By Alan Murray and Geoffrey Smith
December 12, 2017

Good morning,

Regular readers of this newsletter know I am sympathetic to the GOP tax bill, because it makes needed fixes to the corporate tax system. But there is little good to say about the long-awaited “analysis” of that plan issued yesterday by the Treasury Department.

The analysis said the tax cuts would more than pay for themselves. Sort of. Actually, it said that if annual GDP growth increased to 2.9% a year, up from current projections of 2.2%, that would bring in enough revenue to cover the cost of the tax bill. And while the tax plan alone might not create that much growth, an additional boost “from a combination of regulatory reform, infrastructure development and welfare reform as proposed in the administration’s fiscal year 2018 budget” would make up the difference.

The full report was less than 500 words—the equivalent of, say, four tweets. Having spent a portion of my earlier career reading papers from the Office of Tax Policy (see: Showdown at Gucci Gulch), I can say I’ve never seen one quite as flimsy as this. The once-credible Treasury economics shop seems to have adopted President Trump’s flexible approach to reality. No need to be troubled with numbers or facts. Just create your own.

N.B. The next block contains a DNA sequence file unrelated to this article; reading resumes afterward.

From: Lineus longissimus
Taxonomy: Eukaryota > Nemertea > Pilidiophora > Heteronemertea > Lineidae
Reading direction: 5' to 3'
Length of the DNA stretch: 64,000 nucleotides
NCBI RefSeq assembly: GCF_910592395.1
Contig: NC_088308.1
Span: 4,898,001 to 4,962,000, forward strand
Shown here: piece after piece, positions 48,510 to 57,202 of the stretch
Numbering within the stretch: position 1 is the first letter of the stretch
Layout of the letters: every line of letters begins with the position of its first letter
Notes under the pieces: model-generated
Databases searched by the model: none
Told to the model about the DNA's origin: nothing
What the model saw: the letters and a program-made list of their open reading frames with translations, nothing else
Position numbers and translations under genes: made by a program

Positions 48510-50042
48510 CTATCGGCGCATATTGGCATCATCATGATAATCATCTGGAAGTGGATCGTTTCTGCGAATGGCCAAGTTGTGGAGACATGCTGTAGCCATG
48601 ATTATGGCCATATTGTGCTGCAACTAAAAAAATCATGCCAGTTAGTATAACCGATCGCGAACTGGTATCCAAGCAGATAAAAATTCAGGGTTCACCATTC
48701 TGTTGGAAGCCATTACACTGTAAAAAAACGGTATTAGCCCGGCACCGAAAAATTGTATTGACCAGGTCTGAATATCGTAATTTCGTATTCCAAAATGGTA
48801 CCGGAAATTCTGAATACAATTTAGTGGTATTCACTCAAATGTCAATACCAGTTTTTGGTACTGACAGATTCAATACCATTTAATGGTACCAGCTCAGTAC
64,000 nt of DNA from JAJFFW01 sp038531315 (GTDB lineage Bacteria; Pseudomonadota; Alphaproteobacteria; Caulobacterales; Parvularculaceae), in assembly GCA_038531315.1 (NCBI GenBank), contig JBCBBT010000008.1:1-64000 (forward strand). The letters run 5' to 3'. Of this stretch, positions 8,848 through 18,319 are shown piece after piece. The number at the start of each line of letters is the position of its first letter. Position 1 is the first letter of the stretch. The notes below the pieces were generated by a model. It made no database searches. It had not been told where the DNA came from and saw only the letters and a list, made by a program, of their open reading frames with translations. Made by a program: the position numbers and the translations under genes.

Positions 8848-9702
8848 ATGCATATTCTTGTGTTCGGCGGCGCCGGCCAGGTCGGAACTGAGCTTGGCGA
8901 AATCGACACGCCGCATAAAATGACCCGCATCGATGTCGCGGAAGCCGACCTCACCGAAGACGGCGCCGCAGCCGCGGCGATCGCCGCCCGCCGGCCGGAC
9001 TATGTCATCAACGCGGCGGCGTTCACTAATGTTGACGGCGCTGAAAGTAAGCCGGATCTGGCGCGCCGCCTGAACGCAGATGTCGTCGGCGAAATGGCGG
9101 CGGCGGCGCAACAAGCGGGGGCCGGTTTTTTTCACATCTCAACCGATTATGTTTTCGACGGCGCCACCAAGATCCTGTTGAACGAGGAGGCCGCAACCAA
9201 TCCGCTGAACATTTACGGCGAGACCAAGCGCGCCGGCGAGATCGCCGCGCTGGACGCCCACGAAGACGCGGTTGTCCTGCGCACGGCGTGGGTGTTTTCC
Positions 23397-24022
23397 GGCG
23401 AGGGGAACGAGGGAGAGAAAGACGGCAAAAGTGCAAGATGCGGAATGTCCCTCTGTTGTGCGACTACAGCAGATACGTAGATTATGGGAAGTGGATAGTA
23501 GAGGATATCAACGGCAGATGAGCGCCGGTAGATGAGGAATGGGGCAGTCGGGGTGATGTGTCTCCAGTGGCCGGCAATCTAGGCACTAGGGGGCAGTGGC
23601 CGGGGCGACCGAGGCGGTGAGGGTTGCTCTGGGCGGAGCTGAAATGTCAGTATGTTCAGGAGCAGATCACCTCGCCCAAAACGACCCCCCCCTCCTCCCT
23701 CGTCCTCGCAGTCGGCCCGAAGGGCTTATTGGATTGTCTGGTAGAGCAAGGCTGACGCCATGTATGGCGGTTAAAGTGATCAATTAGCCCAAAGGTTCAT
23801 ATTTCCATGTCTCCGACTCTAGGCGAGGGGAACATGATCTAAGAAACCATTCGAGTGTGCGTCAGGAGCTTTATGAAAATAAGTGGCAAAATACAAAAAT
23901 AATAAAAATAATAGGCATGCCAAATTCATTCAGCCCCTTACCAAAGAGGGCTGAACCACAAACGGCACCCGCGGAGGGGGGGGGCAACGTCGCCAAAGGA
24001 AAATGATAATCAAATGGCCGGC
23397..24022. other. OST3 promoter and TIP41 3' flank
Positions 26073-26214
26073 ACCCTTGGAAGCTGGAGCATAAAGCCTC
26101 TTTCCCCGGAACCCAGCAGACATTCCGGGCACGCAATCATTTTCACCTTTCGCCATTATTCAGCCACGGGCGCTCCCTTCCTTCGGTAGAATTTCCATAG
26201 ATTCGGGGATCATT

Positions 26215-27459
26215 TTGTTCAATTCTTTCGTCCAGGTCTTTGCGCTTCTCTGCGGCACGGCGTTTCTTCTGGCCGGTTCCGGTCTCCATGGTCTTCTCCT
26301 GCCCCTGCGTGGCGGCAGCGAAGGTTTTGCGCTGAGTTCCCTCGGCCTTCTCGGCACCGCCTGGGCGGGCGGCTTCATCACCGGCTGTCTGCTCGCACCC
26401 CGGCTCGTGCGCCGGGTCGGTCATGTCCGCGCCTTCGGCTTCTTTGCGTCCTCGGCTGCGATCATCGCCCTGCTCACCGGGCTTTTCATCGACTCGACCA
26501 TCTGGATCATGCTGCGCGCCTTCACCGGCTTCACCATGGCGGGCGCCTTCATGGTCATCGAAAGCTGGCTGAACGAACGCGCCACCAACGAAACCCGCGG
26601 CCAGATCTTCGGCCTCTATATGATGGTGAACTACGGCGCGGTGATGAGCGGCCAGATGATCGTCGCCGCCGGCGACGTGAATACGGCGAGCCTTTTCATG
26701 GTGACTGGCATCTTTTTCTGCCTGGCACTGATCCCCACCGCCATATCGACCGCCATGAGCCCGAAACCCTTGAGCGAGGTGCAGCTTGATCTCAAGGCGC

There are other clouds on the horizon for this tax proposal too. The finance ministers of Europe’s five largest economies warned yesterday that some of its provisions may violate existing international tax treaties (the city of London is particularly concerned about the treatment of intra-bank transfers between the U.S. and Europe). China is also planning possible retaliatory measures, according to the WSJ.

Estimating the effects of tax bills on the economy, of course, is an uncertain art. But it’s a necessary one. The congressional Joint Committee on Taxation made a good faith effort, and concluded the bill would add $1 trillion to the deficit, even after an expected boost to the economy. I’d take that as more realistic. If you care about the nation’s future, it’s probably also an argument for Congress to compromise on a corporate tax rate closer to 25%.

News below.

Alan Murray


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